Japan to use Michibiki satellites for disaster management

Japan to use Michibiki satellites for disaster management

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Japan is planning to build a satellite-based communications network for disaster management, according to a report published in Nikkei. The idea behind building a network like this is, to avoiding a risk of repetition of the March 2011 earthquake and tsunami that hit the north-eastern part of the country.Japan: Japan is planning to build a satellite-based communications network for disaster management, according to a report published in Nikkei. The idea behind building a network like this is, to avoiding a risk of repetition of the March 2011 earthquake and tsunami that hit the north-eastern part of the country.

In 2011, the calamity wiped out 29,000 cellular base stations and some 1.9 million landlines, making it extremely difficult for authorities to grasp conditions on the ground and coordinate rescue teams. Taking lessons from the past, the government, therefore, is intent of employing a set of satellites that go by the name Michibiki.

The first of these is already in orbit, complementing GPS satellites operated by the U.S. Department of Defense. Three more Michibikis are to be launched by the first half of fiscal 2017 – the year through March 2018 – followed by another trio by fiscal 2023.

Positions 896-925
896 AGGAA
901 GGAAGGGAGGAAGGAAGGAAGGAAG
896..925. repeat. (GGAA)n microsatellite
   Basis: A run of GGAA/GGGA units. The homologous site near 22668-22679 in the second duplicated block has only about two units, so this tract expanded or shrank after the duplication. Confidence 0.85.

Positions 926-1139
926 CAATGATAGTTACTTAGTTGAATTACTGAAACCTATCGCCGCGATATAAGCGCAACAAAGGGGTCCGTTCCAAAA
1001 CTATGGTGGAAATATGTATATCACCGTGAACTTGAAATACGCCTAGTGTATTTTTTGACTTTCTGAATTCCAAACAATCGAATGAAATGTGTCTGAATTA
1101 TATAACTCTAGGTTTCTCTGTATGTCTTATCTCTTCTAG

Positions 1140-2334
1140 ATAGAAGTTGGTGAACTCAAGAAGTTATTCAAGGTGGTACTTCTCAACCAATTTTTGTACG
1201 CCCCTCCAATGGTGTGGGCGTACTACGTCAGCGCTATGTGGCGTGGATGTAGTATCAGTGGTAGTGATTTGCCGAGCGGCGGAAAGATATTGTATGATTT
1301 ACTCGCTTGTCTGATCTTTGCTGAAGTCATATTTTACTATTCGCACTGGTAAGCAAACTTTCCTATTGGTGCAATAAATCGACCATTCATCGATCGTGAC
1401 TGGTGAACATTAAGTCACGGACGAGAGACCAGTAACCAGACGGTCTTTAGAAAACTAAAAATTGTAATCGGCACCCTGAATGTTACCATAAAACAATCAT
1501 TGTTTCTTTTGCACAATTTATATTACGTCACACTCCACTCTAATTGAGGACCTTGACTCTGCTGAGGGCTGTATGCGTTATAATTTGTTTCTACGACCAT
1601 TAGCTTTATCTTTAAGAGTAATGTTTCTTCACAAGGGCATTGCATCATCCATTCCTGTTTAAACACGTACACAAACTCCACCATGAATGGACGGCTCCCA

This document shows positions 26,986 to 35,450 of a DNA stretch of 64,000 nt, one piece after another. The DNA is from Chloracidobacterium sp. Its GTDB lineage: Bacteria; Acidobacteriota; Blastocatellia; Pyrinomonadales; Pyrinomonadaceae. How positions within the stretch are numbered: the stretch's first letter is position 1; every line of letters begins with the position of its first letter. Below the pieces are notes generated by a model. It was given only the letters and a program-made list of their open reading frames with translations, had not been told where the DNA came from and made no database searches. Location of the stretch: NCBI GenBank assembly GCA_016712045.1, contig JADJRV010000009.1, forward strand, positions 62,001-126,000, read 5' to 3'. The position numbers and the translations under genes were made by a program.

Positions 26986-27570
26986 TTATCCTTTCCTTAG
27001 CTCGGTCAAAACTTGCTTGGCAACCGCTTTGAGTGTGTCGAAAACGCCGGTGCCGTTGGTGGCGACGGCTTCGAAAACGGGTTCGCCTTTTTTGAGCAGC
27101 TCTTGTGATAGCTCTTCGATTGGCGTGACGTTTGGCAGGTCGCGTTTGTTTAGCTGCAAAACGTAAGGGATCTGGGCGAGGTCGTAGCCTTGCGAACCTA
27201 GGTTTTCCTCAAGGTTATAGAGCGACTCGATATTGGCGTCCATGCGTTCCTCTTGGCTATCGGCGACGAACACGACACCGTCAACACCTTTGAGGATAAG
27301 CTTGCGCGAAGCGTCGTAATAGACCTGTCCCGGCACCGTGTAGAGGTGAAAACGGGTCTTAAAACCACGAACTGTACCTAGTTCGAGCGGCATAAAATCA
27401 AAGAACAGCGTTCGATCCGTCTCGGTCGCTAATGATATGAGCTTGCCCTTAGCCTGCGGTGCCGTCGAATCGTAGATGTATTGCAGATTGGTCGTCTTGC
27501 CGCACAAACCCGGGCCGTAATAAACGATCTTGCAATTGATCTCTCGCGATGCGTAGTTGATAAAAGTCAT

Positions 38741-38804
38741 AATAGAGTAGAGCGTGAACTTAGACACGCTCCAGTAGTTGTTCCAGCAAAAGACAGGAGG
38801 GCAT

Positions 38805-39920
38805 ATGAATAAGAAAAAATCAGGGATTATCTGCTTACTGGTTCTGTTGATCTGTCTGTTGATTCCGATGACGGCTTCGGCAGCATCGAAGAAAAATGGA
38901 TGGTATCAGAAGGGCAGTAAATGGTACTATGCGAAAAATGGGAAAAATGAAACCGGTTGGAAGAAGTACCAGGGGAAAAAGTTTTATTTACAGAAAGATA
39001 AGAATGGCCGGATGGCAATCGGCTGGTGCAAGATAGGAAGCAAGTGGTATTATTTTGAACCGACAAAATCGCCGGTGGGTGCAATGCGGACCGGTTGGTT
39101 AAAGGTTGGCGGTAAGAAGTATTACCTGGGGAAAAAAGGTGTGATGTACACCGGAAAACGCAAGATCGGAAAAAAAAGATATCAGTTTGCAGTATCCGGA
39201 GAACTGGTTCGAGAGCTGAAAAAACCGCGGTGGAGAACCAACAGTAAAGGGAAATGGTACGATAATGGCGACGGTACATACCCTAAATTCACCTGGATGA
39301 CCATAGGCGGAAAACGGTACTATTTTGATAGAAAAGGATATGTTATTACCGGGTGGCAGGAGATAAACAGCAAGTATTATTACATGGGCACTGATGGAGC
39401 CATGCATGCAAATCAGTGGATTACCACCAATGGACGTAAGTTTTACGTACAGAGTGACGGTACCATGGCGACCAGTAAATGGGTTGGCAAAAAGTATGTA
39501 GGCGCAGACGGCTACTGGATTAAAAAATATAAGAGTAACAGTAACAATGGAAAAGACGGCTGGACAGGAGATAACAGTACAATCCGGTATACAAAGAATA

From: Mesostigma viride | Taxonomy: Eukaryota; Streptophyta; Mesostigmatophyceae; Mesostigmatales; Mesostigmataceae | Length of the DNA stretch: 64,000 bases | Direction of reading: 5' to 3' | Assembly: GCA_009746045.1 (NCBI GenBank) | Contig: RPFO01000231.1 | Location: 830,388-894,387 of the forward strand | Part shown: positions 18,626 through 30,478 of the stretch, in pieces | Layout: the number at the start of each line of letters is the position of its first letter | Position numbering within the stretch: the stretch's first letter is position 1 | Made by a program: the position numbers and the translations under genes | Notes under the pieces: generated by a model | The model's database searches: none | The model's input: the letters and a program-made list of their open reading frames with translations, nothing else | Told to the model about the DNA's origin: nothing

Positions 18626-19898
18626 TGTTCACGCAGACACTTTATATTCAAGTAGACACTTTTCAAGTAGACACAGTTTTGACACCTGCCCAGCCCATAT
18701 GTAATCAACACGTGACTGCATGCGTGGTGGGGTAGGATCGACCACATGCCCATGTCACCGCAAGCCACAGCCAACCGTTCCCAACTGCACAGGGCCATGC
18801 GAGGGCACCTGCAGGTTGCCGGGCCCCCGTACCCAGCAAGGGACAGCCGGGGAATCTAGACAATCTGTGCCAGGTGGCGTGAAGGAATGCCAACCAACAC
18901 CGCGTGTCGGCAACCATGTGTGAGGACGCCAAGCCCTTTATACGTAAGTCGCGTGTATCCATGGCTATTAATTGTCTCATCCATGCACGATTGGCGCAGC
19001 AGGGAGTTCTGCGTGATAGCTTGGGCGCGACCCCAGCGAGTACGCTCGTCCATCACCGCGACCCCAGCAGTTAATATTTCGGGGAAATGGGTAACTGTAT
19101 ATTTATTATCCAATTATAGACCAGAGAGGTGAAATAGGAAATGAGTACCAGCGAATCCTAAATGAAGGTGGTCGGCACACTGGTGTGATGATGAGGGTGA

This will create an accurate GPS system for Japan. The satellites under this system functions as relay stations, which can be used by the governments to connect disaster victims' smartphones with data terminals at the Japan Meteorological Agency, municipal offices, fire stations, hospitals and other organizations. The process will bypass ground-based communications infrastructure.

The system will follow the format of communication in text form. When a survivor requests help, the information will be relayed to a command center via the satellites. The message will then be passed on to local authorities and rescue workers. The satellite network will also relay earthquake warnings and evacuation advisories to individuals in remote areas.

Source: Nikkei